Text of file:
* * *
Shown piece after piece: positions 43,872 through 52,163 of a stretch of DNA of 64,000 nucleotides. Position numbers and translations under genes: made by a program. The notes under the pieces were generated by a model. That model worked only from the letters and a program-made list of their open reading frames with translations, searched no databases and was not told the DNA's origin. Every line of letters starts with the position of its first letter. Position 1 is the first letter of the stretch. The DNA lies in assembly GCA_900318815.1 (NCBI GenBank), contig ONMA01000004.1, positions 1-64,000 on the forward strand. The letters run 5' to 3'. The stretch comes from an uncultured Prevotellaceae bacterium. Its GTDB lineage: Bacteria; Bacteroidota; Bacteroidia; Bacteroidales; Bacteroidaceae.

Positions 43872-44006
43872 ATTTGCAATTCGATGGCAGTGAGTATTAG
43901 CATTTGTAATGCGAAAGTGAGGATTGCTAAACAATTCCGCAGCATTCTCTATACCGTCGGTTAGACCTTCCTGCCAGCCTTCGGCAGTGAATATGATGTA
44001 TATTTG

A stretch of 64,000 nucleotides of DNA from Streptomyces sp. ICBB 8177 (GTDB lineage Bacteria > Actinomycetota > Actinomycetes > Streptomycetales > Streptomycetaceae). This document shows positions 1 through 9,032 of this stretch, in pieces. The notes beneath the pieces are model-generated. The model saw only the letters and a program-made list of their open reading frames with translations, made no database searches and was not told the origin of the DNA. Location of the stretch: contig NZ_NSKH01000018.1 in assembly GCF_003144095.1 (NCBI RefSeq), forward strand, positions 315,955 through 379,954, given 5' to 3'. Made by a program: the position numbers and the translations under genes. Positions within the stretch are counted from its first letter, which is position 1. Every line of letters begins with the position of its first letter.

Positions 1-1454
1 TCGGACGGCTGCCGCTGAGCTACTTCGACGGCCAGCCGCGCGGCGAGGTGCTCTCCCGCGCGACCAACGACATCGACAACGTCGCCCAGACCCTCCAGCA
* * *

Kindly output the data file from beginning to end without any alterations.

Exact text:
Shown piece after piece: positions 43,872 through 52,163 of a stretch of DNA of 64,000 nucleotides. Position numbers and translations under genes: made by a program. The notes under the pieces were generated by a model. That model worked only from the letters and a program-made list of their open reading frames with translations, searched no databases and was not told the DNA's origin. Every line of letters starts with the position of its first letter. Position 1 is the first letter of the stretch. The DNA lies in assembly GCA_900318815.1 (NCBI GenBank), contig ONMA01000004.1, positions 1-64,000 on the forward strand. The letters run 5' to 3'. The stretch comes from an uncultured Prevotellaceae bacterium. Its GTDB lineage: Bacteria; Bacteroidota; Bacteroidia; Bacteroidales; Bacteroidaceae.

Positions 43872-44006
43872 ATTTGCAATTCGATGGCAGTGAGTATTAG
43901 CATTTGTAATGCGAAAGTGAGGATTGCTAAACAATTCCGCAGCATTCTCTATACCGTCGGTTAGACCTTCCTGCCAGCCTTCGGCAGTGAATATGATGTA
44001 TATTTG

A stretch of 64,000 nucleotides of DNA from Streptomyces sp. ICBB 8177 (GTDB lineage Bacteria > Actinomycetota > Actinomycetes > Streptomycetales > Streptomycetaceae). This document shows positions 1 through 9,032 of this stretch, in pieces. The notes beneath the pieces are model-generated. The model saw only the letters and a program-made list of their open reading frames with translations, made no database searches and was not told the origin of the DNA. Location of the stretch: contig NZ_NSKH01000018.1 in assembly GCF_003144095.1 (NCBI RefSeq), forward strand, positions 315,955 through 379,954, given 5' to 3'. Made by a program: the position numbers and the translations under genes. Positions within the stretch are counted from its first letter, which is position 1. Every line of letters begins with the position of its first letter.

Positions 1-1454
1 TCGGACGGCTGCCGCTGAGCTACTTCGACGGCCAGCCGCGCGGCGAGGTGCTCTCCCGCGCGACCAACGACATCGACAACGTCGCCCAGACCCTCCAGCA